Hours after the Supreme Court in 2012 narrowly upheld the Affordable Care Act but rejected making Medicaid expansion mandatory for states, Obama administration officials laughed when asked whether that would pose a problem.
In a White House briefing, top advisers to President Barack Obama told reporters states would be foolish to turn away billions in federal funding to help residents gain the security of health insurance.
Flash-forward nearly a decade, and it’s clear to see the consequences of that ruling. Today, 12 Republican-controlled states have yet to adopt the Medicaid expansion, leaving 2.2 million low-income adult residents uninsured.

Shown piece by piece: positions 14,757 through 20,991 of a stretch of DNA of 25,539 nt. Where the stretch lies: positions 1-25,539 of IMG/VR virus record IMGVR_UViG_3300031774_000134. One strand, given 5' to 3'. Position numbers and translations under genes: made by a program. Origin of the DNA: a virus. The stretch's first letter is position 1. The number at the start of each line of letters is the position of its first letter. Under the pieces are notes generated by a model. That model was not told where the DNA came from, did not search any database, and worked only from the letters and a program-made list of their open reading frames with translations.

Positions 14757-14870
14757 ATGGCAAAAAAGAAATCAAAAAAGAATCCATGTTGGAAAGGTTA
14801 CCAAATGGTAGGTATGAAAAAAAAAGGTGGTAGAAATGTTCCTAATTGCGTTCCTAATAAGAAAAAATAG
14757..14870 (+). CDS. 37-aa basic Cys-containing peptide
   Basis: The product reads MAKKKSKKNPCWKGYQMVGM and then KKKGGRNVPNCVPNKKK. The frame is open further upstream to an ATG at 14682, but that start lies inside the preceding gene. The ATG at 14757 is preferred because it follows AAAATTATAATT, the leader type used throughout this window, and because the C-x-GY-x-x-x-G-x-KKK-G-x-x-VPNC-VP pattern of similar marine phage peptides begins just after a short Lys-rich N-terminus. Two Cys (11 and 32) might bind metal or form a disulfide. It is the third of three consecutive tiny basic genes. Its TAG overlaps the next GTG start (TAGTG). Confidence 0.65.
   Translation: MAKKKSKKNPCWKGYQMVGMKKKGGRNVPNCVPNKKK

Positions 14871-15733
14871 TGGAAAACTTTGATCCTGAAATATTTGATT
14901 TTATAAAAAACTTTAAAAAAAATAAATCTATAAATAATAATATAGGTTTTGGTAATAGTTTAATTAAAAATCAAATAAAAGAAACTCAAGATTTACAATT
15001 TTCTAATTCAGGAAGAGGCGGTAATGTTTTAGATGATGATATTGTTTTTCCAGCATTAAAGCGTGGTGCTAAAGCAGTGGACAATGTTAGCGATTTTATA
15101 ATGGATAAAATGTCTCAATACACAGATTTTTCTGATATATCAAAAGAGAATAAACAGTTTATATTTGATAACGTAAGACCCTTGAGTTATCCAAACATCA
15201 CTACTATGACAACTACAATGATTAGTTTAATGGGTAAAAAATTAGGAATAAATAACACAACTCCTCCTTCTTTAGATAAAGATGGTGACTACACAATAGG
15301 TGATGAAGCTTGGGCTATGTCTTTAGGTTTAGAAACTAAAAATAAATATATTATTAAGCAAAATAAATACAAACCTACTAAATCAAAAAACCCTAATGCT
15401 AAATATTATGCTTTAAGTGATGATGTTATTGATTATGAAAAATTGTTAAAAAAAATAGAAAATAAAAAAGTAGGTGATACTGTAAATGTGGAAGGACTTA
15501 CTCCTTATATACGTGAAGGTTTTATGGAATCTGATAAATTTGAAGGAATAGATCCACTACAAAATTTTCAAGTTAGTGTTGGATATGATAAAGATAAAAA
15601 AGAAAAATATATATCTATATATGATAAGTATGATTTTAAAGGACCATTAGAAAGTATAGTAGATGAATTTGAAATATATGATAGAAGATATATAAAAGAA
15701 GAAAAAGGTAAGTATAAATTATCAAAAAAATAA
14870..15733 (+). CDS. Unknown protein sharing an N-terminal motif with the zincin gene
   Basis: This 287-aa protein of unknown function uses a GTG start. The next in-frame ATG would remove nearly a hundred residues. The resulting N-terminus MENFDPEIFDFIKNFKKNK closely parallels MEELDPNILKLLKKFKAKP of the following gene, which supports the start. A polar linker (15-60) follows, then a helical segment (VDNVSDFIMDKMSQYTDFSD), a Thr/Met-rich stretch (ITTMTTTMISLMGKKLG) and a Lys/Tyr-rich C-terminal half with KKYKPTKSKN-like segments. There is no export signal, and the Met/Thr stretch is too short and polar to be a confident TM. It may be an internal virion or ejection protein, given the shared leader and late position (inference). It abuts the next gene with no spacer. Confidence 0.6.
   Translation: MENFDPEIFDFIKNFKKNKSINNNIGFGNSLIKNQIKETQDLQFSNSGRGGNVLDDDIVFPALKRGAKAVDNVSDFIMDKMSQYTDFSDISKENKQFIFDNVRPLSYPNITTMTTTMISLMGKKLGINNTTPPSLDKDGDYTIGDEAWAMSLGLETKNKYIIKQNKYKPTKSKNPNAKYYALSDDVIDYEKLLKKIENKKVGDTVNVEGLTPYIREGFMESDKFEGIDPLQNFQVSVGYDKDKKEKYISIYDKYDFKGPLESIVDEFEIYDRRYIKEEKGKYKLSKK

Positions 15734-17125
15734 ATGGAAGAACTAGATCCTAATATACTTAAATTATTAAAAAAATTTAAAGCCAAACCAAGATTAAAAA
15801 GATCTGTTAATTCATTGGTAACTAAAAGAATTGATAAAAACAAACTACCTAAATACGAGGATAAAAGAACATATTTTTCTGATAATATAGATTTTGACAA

Tired of waiting for Republican state lawmakers, congressional Democrats are moving to close the Medicaid coverage gap as they forge a package of new domestic spending that could run as high as $3.5 trillion over 10 years and would significantly enhance other federal health programs. But the cost is raising concerns within the party, and the competition to get initiatives in the package is fierce.
With Democrats controlling both chambers of Congress and the White House, health experts say this could be the only time such a fix to the Medicaid gap will be possible for many years.